You are Christ, the Son of the Living God! (Mt 16:16)
Today we celebrate the apostles Peter and Paul, two icons of the gospel, pillars of the early Christian church; founders of the first apostolic community, of the first apostolic covenant, who distinguished themselves through faith and preaching, fervor and missionary zeal, but also through faithfulness in following Jesus to the very end.
What does this feast day tell us today?
We could answer in a variety of ways. Peter is the first to confess Jesus as the Messiah and Son of God (Mt 16:16), which is why he was appointed leader of the early church, the rock on which Christ built his church.
Paul, “one of the greatest of the great who has already entered the stage of this world”; ardent missionary, apostle of nations!
If we look at their life stories from a purely human perspective, we encounter the visible fragility of the Church of Christ: holy and sinful. Both have sinned badly. One publicly and ceremoniously betrayed Jesus, the other publicly persecuted him. But “these are the chosen men to whom the crucified one entrusts his mission”.
Deeply experienced encounter with Jesus
The great and fruitful work of the two apostles in the service of evangelization is not based on a spiritual message, but on a deeply experienced encounter with Jesus, whose formative power was so strong and lively that it led to the radicalism of love in the following of Christ.
Today’s festival reveals on the one hand the infinite mercy of God and his undeserved choice of grace; on the other hand the free response of man on which God makes himself dependent in love.
The sense of justice often leads us to forget, when assessing our and other people’s abilities, the view of the message received that “God does great work only through the smallest” (J. Kentenich). God does not choose the most capable, but those who are willing to be complemented so that he can enrich and empower them. God chooses those He wants and entrusts the mission He wants to everyone.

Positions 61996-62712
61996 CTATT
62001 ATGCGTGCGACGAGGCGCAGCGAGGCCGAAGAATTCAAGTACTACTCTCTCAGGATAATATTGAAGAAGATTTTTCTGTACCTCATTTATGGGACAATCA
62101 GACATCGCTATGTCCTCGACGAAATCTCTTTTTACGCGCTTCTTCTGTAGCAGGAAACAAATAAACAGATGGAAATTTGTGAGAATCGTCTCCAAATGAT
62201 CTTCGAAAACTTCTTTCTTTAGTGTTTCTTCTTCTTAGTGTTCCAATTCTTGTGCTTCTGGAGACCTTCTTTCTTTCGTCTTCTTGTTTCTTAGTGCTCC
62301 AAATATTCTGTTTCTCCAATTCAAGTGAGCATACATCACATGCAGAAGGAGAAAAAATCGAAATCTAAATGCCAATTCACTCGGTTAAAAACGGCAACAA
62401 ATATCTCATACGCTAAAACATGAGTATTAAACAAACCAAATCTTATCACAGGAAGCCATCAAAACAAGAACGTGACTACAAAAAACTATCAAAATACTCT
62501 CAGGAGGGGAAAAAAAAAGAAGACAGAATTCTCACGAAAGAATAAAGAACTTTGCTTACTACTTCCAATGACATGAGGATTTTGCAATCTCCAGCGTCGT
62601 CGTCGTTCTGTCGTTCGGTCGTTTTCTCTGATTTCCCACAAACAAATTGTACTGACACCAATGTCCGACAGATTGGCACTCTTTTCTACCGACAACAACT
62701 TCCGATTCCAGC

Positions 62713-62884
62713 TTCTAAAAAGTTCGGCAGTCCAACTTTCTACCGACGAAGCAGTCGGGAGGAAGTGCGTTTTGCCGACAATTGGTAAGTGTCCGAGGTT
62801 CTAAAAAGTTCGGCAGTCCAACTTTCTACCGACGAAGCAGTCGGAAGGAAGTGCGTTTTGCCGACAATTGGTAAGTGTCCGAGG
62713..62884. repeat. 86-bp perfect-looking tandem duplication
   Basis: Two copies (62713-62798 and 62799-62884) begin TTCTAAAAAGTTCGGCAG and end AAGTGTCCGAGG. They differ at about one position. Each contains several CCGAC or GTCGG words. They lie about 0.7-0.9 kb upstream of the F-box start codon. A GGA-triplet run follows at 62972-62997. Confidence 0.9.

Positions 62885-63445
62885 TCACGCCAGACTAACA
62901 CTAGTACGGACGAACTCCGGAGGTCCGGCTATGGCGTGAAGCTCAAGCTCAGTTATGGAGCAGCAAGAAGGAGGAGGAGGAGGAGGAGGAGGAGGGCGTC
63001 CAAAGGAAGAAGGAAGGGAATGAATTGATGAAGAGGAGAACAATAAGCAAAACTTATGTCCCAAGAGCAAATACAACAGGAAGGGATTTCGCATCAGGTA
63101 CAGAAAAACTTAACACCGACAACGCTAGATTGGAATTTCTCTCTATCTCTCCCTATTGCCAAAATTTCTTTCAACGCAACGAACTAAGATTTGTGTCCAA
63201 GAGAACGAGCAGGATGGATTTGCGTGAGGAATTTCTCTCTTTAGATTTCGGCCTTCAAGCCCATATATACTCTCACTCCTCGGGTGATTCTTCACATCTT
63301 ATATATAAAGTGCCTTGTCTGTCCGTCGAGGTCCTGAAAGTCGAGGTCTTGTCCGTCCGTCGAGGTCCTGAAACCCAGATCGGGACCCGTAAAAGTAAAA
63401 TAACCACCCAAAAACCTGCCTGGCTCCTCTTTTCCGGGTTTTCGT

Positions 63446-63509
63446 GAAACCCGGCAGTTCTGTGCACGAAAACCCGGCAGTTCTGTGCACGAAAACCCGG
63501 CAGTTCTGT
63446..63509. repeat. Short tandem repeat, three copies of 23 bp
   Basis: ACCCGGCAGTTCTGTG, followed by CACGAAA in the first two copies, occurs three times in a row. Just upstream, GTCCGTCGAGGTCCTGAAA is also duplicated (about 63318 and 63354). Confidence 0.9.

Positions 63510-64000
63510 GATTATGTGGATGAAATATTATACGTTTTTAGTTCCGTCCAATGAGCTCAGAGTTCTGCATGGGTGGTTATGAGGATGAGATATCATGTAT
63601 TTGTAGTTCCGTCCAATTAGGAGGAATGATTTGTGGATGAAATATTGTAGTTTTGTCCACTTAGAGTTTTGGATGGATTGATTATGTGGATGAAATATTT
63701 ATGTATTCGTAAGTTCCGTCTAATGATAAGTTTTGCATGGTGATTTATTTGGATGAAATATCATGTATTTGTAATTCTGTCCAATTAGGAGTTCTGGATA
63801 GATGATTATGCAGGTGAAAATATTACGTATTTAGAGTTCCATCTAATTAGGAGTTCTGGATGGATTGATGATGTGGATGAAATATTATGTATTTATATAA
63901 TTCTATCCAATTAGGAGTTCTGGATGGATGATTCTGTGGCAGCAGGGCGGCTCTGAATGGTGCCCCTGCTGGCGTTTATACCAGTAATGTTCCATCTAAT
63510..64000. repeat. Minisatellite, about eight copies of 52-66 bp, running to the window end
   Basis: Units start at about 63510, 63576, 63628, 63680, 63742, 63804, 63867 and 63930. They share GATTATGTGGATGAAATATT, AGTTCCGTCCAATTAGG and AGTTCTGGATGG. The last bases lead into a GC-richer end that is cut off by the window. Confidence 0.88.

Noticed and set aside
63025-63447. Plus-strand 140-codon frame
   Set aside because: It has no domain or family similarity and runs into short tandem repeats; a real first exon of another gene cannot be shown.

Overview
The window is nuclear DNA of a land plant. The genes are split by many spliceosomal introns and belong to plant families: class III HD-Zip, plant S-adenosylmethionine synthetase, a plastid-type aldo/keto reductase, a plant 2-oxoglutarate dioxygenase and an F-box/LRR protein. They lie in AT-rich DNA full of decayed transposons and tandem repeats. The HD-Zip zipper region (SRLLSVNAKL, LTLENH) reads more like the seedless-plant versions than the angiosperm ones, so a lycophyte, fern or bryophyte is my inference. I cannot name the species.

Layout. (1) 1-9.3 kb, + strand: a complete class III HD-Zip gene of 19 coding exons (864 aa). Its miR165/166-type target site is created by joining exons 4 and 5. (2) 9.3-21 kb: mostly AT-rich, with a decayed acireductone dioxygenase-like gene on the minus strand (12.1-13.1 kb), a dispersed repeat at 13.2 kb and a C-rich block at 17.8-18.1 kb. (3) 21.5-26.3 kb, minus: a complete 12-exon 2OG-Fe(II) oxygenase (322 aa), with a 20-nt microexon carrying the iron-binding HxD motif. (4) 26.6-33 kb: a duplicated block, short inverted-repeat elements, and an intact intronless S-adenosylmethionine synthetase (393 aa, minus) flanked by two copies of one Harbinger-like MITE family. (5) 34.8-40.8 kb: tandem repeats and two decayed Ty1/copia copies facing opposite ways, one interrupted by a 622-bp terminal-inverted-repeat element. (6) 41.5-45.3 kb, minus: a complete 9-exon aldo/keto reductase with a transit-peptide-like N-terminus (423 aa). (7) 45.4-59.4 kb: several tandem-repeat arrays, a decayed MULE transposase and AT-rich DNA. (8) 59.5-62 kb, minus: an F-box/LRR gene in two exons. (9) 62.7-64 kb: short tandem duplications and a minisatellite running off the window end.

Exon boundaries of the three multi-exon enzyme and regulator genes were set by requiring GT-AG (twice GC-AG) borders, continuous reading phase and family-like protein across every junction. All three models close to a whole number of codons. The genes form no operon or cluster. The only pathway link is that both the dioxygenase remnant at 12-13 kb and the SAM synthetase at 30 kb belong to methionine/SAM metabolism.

God chooses who He wants
In a letter to Joseph Engling, a member of the Marian Congregation from the first generation of Schoenstatt, Father Joseph Kentenich advised: “You must first speak theoretically and practically from the bottom of your heart: ‘Ecce Ancilla Domini’ and only then does the hymn of joy follow: ‘Et exaltavit humiles’ “. Because it is precisely in human weakness that God can reveal his strength and power (cf. 2 Cor 12.9).
It is said that “the power of a disciple corresponds to the power of his faith” because “it is faith that opens us to grace”.
Peter was the first to confess faith in Jesus as the Son of God. Paul confirms the same belief in his final encounter with the Risen One and his radical conversion to Jesus:
“Lord, what do you want me to do?” (Acts 9, 6).
“Here we see the realization of the great basic law of the kingdom of God. God has great plans, full of mercy and grace, but He will not be able to fulfill them if there are no people who say yes with all their hearts. When God began the plan of salvation, he made it dependent on the yes of the Blessed Mother. Fiat mihi secundum verbum tuum! Only after this happy yes has been said does it happen: Et Verbum caro factum est! God has become man! ”
Today’s festival invites us to renew our love for Christ and his Church. Peter, who was captured and executed in the Vatican, is forever present there, not only with his grave, but also with his mission. All of his successors up to today’s Pope are “the rock” on which the Church of Christ is built.
Dilexit Ecclesiam! Yes, we love the church
Despite the human weaknesses of this church, our belief confesses that “the gates of hell will not overcome them” (Mt 16:18). That is why we want to renew our faith today. We want to testify with our life the inscription on the grave of the founder of the international Schoenstatt Work: Dilexit Ecclesiam! Yes, we love Christ and the Church founded by him and led by the Holy Spirit through Peter’s followers, as well as all bishops and priests. We recognize that all of them, as in Jesus’ lifetime, are called from the world and full of limitations, but are chosen in the power of faith and grace to lead the Church into the future.
The Church lives because God is its reason …
The God-with-us, the God who reveals his love on the cross. If the disciple experiences this love of Christ in its final consequence, he must show him an equal love: “I will follow you wherever you go (Luke 9.57)”.
May the Holy Spirit open us to grace to live according to the gifts given to us in baptism and to respond freely to the love of Him who first loved us and gave himself up for us: you are Christ the Son of the living God! (Mt 16:16).